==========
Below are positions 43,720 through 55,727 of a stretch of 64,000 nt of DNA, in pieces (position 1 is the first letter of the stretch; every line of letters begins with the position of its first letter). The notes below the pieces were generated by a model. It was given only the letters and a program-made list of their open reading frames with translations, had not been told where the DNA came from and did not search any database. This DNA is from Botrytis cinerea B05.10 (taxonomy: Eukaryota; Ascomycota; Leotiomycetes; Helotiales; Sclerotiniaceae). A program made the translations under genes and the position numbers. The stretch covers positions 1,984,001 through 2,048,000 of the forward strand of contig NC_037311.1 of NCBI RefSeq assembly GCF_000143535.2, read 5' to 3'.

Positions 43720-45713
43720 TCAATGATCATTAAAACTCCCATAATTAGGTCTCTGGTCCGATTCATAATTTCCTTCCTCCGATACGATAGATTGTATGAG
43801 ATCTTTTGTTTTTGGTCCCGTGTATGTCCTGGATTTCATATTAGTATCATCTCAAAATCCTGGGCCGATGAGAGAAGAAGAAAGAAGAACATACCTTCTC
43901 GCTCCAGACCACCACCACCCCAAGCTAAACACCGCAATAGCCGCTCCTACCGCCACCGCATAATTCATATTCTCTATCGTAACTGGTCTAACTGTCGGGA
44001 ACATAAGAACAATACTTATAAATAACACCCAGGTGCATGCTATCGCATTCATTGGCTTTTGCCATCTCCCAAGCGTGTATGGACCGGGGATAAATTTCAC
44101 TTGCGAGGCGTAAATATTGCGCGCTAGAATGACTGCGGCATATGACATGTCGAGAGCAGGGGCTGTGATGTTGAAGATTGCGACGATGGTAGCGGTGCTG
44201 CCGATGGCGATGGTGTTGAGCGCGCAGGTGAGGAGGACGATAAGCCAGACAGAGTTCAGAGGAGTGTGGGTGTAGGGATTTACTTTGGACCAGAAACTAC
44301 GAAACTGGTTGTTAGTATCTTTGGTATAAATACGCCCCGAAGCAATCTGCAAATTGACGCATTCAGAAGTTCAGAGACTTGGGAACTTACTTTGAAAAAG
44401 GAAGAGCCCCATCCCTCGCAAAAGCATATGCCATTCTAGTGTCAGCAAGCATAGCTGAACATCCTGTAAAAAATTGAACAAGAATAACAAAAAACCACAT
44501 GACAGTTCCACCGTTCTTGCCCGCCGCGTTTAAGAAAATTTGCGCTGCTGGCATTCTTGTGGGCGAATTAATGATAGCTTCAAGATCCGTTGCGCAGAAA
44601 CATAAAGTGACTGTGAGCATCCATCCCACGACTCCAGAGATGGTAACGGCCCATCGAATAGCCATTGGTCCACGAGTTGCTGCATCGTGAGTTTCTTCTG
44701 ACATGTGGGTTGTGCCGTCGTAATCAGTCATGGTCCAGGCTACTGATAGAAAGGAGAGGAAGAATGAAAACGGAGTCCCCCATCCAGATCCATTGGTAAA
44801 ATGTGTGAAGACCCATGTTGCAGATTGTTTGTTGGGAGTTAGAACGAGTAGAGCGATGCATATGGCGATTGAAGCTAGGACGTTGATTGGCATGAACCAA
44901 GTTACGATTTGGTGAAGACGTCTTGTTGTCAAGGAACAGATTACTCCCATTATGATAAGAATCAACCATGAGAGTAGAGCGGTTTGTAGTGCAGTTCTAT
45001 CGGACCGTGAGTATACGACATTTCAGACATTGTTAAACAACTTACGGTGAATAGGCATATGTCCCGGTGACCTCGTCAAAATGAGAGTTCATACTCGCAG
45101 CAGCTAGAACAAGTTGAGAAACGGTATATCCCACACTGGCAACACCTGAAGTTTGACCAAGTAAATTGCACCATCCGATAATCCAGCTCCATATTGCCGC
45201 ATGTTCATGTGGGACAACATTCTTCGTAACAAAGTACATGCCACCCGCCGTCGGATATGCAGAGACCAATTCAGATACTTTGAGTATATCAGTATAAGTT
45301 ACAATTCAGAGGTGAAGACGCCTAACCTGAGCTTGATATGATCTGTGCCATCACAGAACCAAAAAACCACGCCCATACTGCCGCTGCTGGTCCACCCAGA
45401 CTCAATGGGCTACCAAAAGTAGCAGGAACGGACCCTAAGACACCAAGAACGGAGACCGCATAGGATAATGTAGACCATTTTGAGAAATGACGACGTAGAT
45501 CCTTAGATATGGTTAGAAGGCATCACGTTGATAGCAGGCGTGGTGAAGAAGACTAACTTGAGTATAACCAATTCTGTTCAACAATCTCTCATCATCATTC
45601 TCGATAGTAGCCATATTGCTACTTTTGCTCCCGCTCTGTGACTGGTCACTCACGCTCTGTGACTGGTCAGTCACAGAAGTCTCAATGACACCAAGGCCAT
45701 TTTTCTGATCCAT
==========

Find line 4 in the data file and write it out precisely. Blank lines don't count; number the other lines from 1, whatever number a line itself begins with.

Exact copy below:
43801 ATCTTTTGTTTTTGGTCCCGTGTATGTCCTGGATTTCATATTAGTATCATCTCAAAATCCTGGGCCGATGAGAGAAGAAGAAAGAAGAACATACCTTCTC